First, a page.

Healthy Food & Life: How After-School Activities Help Children
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How After-School Activities Help Children

girl playing piano

With the idea of saving taxpayer money, many politicians want to discontinue all types of after-school activities. Activities like clubs, music and even all types of sports.  If nothing else, school districts should be promoting after-school activities for children. Studies show that after-school activities help children learn today and how to prepare for later in life.

I recently heard a local conservative radio talk show host say that music classes and many after-school activities should be dropped to save tax payer money. His reasoning was that we don’t need a thousand more hip-hop artists and that’s all music classes were turning out. This has to be one of the more ridiculous ideas I have ever heard, and he was serious. 

Others argue that these after-school activities are nothing more than tax dollar supported day care clinics until parents get home from work. Learning music and other after-school activities are important and can help children learn new skills and make friendships.

After-School Activities for Children

There can be many different after-school activities for a wide range of interests that include:

  • Music, band and band contests
  • Team sports like football, baseball, basketball, soccer, lacrosse and in some areas ice skating and hockey.
  • Chess clubs
  • Coin and stamp clubs
  • Track and cross-country running
  • Swim meets
  • Tennis
  • Martial Arts
  • Arts and crafts
  • Ham radio clubs
  • Color Guard

Most likely, the team sports like football and basketball are not mentioned as something to cut, especially since football is such a big part of the American high school culture. But other sports have been cut or the costs have become prohibitive for many children to participate in.  

How Learning Music Can Help Children

The comment that music isn’t important because we already have enough hip-hop artists is not only ridiculous but a very ignorant comment. Learning music is not only fascinating, but increases a child’s brain power. You not only learn how to play a musical instrument, but also learn how to read musical notes, timing and possibly even writing your own music.

A study reported in Psychology Today found that learning music not only increased brain power or what is called neural plasticity but is compared as fitness for the brain just like working out for the body is. Learning music increases memory capacity which can lead to an approved ability to learn and remember other subjects as well.

Another study that involved children who were in music training classes found that there were structural changes in their auditory and motor areas of the brain. Other studies found that children that learned music also had a greater vocabulary and reading ability. Learning music also improved concentration, especially in a noisy classroom situation [1].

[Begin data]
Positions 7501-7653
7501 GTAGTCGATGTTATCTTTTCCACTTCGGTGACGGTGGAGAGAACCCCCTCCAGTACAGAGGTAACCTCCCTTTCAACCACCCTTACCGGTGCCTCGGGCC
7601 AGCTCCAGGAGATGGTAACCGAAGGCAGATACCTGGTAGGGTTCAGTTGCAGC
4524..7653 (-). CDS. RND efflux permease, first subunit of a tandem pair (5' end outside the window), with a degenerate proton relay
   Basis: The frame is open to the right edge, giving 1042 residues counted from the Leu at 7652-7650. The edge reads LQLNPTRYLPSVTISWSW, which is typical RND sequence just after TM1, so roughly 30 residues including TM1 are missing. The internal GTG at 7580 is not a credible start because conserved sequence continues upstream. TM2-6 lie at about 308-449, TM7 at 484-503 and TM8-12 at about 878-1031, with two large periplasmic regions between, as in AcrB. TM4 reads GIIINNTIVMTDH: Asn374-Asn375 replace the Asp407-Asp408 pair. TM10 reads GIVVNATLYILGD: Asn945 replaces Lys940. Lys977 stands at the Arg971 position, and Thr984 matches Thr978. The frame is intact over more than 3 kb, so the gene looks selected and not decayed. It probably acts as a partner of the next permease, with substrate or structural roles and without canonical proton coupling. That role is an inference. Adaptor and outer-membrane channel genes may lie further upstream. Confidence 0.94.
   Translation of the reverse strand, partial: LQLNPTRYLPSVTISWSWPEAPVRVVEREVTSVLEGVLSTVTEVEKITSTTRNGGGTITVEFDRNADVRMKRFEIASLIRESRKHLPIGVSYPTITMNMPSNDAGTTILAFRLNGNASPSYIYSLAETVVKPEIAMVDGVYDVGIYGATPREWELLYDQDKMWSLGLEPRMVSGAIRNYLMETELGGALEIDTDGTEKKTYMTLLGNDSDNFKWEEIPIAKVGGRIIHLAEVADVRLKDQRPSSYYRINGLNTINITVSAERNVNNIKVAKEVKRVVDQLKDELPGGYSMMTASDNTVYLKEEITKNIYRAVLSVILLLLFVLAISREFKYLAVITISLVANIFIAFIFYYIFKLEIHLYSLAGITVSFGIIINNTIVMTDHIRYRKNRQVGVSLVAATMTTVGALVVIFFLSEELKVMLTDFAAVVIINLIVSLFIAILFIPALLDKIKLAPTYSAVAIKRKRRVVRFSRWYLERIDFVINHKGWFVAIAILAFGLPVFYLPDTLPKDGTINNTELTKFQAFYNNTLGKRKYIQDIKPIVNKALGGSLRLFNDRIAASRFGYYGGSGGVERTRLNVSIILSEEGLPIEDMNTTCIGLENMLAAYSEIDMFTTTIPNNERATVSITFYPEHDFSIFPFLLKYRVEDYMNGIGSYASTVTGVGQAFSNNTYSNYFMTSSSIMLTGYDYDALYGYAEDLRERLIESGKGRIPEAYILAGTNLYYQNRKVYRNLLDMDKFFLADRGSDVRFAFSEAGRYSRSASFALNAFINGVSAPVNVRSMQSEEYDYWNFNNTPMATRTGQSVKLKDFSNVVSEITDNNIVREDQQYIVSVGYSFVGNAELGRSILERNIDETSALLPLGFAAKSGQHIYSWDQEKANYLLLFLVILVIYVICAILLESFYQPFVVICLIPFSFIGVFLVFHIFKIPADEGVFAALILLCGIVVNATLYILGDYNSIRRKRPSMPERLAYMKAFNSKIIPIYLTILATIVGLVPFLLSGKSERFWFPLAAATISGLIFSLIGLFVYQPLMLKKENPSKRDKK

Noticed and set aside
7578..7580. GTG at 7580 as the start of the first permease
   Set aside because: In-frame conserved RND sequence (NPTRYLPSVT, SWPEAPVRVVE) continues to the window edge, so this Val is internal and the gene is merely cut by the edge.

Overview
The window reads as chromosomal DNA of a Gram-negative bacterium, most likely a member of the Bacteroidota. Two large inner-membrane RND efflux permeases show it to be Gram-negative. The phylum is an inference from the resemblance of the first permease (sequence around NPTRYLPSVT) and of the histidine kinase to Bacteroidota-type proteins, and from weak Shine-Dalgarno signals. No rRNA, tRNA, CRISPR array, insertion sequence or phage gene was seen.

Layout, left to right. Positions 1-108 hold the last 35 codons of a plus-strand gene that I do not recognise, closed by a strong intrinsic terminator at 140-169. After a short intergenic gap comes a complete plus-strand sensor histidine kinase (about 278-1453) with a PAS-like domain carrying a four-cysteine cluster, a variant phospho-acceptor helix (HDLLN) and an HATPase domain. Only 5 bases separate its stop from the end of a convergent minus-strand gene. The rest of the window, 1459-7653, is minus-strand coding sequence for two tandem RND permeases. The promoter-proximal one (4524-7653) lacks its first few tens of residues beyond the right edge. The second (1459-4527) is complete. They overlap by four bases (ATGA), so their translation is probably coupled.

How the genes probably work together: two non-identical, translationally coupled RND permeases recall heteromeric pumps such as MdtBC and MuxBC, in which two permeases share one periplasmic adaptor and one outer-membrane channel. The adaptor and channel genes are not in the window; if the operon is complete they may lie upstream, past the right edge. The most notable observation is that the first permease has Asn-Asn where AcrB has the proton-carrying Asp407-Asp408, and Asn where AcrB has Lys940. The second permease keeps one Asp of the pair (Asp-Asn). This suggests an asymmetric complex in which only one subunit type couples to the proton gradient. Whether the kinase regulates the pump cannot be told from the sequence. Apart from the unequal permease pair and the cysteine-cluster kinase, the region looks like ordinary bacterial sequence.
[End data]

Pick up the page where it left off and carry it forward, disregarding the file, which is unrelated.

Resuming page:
How Learning Chess Helps Children

One of my favorite after-school activities in elementary school was the chess club. Our science teacher, Mr. Fields, always held a chess club after-school, teaching chess and playing chess games with each student. There are many documented studies that show learning chess can help children with cognitive development, critical thinking, increased self-esteem, better grades, increase problem solving abilities, improved reading math scores and a higher IQ [2].

Chess is actually part of the school curriculum in 30 countries. In 1992, New Jersey Governor Jim Florio signed into law a bill that established chess instruction in public schools stating “countries where chess is offered widely in schools, students exhibit excellence in the ability to recognize complex patterns and consequently excel in math and science...'' [3].

How Team Sports Help Children

Team sports have become too expensive for some parents and that is a shame, expenses that include clothing and equipment. Team sports can build self-esteem, build friendships and teach children how to interact with teammates not to mention learning how to take instructions from coaches.  

Team sports can teach children what is known as the three P’s, patience, practice and perseverance. Practice does make perfect in sports and this carries over into studying and lessons learned in other subjects and endeavors that can carry on through the rest of a child’s life. Individual and team sports can teach a child about their own ego and how to believe in themselves.

More After-School Activities for Children

Not everyone is cut out for athletics and that is the beauty of after-school activities, there can be so many choices for every child to participate in and learn. After-school activities can range from stamp and coin collecting clubs, debate clubs or ham radio clubs where every child can learn a skill, how to work with others, develop life long friendships or simply learn a hobby.


As tax dollars continue to diminish and voters continue to turn down funding for public schools, after-school activities for children are diminishing. And with the loss of these after-school activities, the benefits to help children learn also diminish. Another benefit for after-school activities as our government continues to talk about the obesity in children, after-school activities is certainly one way to keep children active and healthy.

About the Author

Sam Montana is a certified Food Over Medicine instructor from the Wellness Forum Health Center and certified in optimal nutrition from the Harvard T.H. Chan School of Public Health.

Copyright © November 2011 Sam Montana


[1] Psychology Today - Bless your kids with music education. Published on July 31, 2010
[3] Education .com - Dan Edelman, ``New Jersey Legislature Passes Chess Bill into Law,'' Chess Coach Newsletter, Spring 1993, Vol. 6 (1), pp. 1 & 3.

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